Aurora HDR 2018 Photo-Editing Software – Review

macOS application: Aurora HDR 2018
Developer: Skylum (formerly Macphun; name change in progress)
Download: $99 from the Aurora HDR website

We have already noted how busy Skylum was in 2017—see the MyMac Luminar 2018 Part One and Part Two reviews. The company rounded off the year with the Apple Best of 2017 award as the App of the Year on Mac Worldwide for Aurora HDR 2017. Curt Blanchard reviewed Aurora HDR 2017 in November, before the Apple announcement; presciently, he rated it at 10 out of 10. In this review we check to see if the new application, Aurora HDR 2018, has managed to match or exceed the high standard set by its predecessors.

Animated simulation of a slider; an original Jim Nix image with an HDR version

You may have seen HDR (high dynamic range) images and been put off because they seemed ‘over-cooked’: HDR is something of an acquired taste, but it can also be a rewarding creative tool. It can turn an otherwise drab photo into something visually exciting.

Like many photo-editing techniques, it’s not so much what you do, it’s the way that you do it. Our own animated simulation slider does not do justice to the Jim Nix sourced image featured as the third example in a six-sliders gallery on the Aurora HDR homepage.

The Aurora HDR gallery has an extensive collection of examples

We suggest you visit Aurora HDR to check if the HDR technique will add anything to your own photo-editing repertoire that will be creatively rewarding. Scroll down on that homepage for a section entitled Natural or Extreme HDR, which as you pass your mouse cursor over it deftly demonstrates that you can have your images rare, medium, or well-done.

The Aurora HDR Photo Gallery has a wealth of HDR final results. Click on any of the images in the gallery for a high-resolution version with a slider provided so that you can make a comparison between the original and the Aurora HDR version, remembering that the HDR version shown is only one of many possible ways the original could have been cooked in the Aurora HDR application.

Trey Ratcliff, the co-developer of Aurora HDR, offers sixteen tutorial videos

The basic operation of Aurora HDR is relatively straighforward. Preferably, you use three exposure-bracketed images taken with the camera on a tripod. That is not a requirement: Trey Ratcliff (credited as co-developer for Aurora HDR 2018) has a video tutorial entitled Single RAW Photo, which shows how HDR can benefit even single images.

We are getting ahead of ourselves here: that video is Lesson 11 of a 16-part series of tutorials that Trey Ratcliff did for Skylum. In the face of such generosity, we are reluctant to complain that the heading page for the videos jumbles all the titles into a seemingly random order. To step through the series in order from 01 to 16, follow the links below:

[01] [02] [03] [04] [05] [06] [07] [08] [09] [10] [11] [12] [13] [14] [15] [16]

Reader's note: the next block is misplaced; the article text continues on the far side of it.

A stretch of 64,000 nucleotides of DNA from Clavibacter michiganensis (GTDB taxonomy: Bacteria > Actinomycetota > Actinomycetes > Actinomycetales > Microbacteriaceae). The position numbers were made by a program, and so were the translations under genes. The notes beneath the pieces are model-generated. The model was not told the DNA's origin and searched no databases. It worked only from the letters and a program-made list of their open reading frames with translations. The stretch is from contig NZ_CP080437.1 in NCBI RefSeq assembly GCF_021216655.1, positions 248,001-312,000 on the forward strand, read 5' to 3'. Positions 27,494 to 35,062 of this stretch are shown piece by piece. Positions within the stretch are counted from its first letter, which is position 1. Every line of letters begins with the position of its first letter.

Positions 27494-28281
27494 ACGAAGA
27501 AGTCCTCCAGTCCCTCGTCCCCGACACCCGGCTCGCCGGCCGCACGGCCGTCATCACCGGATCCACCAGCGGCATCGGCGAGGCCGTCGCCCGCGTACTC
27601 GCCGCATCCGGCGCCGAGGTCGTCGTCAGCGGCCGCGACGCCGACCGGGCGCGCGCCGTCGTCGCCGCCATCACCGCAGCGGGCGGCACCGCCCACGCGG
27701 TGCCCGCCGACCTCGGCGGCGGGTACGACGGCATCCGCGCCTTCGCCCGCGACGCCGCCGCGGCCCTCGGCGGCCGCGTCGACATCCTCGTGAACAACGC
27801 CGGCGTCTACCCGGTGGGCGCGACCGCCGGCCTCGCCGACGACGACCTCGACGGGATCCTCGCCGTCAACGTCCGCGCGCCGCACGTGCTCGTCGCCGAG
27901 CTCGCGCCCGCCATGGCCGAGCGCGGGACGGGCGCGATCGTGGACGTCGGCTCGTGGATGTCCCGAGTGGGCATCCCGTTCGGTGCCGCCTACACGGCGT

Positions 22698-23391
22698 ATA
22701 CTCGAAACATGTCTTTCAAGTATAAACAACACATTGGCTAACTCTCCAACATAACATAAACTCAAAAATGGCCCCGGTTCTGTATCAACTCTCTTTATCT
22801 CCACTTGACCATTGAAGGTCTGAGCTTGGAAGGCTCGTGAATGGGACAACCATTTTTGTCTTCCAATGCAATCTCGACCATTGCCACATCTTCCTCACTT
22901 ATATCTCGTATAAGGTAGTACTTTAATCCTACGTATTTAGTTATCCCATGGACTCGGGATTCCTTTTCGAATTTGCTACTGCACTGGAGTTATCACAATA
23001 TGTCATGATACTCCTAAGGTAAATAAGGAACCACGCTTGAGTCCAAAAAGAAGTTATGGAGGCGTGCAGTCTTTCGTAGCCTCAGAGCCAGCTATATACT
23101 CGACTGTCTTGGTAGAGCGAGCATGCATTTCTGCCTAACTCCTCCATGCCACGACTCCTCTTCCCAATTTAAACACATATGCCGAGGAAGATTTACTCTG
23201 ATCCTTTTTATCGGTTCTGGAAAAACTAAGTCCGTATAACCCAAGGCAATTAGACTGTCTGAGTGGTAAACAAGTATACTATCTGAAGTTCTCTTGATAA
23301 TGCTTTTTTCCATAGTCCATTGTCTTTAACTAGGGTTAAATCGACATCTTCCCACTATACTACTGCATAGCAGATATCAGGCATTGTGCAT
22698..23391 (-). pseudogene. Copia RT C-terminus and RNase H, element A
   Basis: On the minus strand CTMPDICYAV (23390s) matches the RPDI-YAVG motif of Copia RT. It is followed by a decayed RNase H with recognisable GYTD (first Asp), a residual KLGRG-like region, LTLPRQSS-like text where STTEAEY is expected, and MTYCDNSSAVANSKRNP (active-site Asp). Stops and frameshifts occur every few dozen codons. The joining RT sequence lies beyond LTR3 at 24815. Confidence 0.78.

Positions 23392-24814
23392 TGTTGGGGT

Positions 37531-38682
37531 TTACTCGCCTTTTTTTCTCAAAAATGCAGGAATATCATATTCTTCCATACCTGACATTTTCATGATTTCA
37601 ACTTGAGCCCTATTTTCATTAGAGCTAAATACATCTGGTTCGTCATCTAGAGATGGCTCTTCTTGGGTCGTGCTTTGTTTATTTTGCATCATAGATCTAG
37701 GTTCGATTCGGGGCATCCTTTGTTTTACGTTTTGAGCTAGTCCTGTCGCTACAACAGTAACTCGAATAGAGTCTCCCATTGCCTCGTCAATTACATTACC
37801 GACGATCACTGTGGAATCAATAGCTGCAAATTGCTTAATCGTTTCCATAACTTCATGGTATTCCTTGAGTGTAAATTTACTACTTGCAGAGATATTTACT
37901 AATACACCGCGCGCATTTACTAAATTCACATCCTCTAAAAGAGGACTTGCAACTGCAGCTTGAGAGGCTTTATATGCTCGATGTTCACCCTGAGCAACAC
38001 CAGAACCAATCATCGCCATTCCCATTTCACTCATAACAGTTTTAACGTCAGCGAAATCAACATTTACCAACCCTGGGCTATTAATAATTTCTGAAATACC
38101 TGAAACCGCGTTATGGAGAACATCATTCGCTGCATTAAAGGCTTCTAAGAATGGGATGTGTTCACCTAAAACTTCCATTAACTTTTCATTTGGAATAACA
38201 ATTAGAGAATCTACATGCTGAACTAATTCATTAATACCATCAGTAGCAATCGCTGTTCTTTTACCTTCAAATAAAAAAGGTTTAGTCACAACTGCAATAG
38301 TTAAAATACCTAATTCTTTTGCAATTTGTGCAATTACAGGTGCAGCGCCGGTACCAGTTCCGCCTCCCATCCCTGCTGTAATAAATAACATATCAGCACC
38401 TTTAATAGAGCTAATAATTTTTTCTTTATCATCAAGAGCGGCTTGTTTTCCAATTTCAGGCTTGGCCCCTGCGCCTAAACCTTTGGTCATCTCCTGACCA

If you like to dive in deep, Trey has another video for you, Deep Dive into Aurora HDR 2018, which serves as an excellent advocate for the power and the glory that is Aurora HDR 2018. To learn more about Trey and his work, watch the video title So It Begins on the tutorials header page, or visit him on his Stuck in Customs daily travel blog, which aims to get you inspired and motivated.

The sidebar is real, but has been faked in this image for better readability

After watching video tutorial Lesson #3, Introduction to the UI, it is a good time to dive in ourselves. If you are familiar with another Skylum photo-editing application, Luminar 2018, you should feel at home. We loaded a single JPEG image into Aurora HDR 2018, accepted the default conversion for HDR, selected the Wonderful Land preset (third from the left in the screenshot above) at 100%, and exported the image.

The point of the exercise was to show how easy it is to get started: from there on, the limits are only your own creativity and your desire to learn the huge range of controls that the application offers. Whether or not you like our almost instant result, shown below, is a matter of subjective taste.

Animated image: applying an Aurora HDR 2018 preset at 100%

Perhaps you feel that image is ‘overcooked’ (the most common criticism of HDR images), so the next example is the same routine as above, but with the effect reduced to 50%, 25%, and 10% of the available strength. Remember again, these images are not intended to be exemplars of HDR processing—they are intended only to show you how easy it is to get started and where you can go on your own journey of discovery. Experimenting boldly and applying with discretion is a good way to proceed.

If you ‘undercook’ your HDR work, it is often possible to rescue a photo that you will otherwise decide not to use. First-class HDR comes from first-class images, but rescuing—one might prefer to say ‘creatively transforming and enhancing’—an image is a completely respectable undertaking.

Animated image: applying an Aurora HDR 2018 preset in steps

If there was any question of Aurora HDR 2018 being worthy of that prestigious Apple award, we found that working with the application and experiencing its strength and usability removed all doubt. MyMac is unable to award more than 10 out of 10 or we would have done so. If you want to explore the possibilities of HDR then Aurora HDR 2018 is the best in class. Only one question remains: how in the name of holy HDR photo-editing is Skylum going to improve upon the present version in any forthcoming releases?

MyMac Review Rating is a strong 10 out of 10 perfect score.

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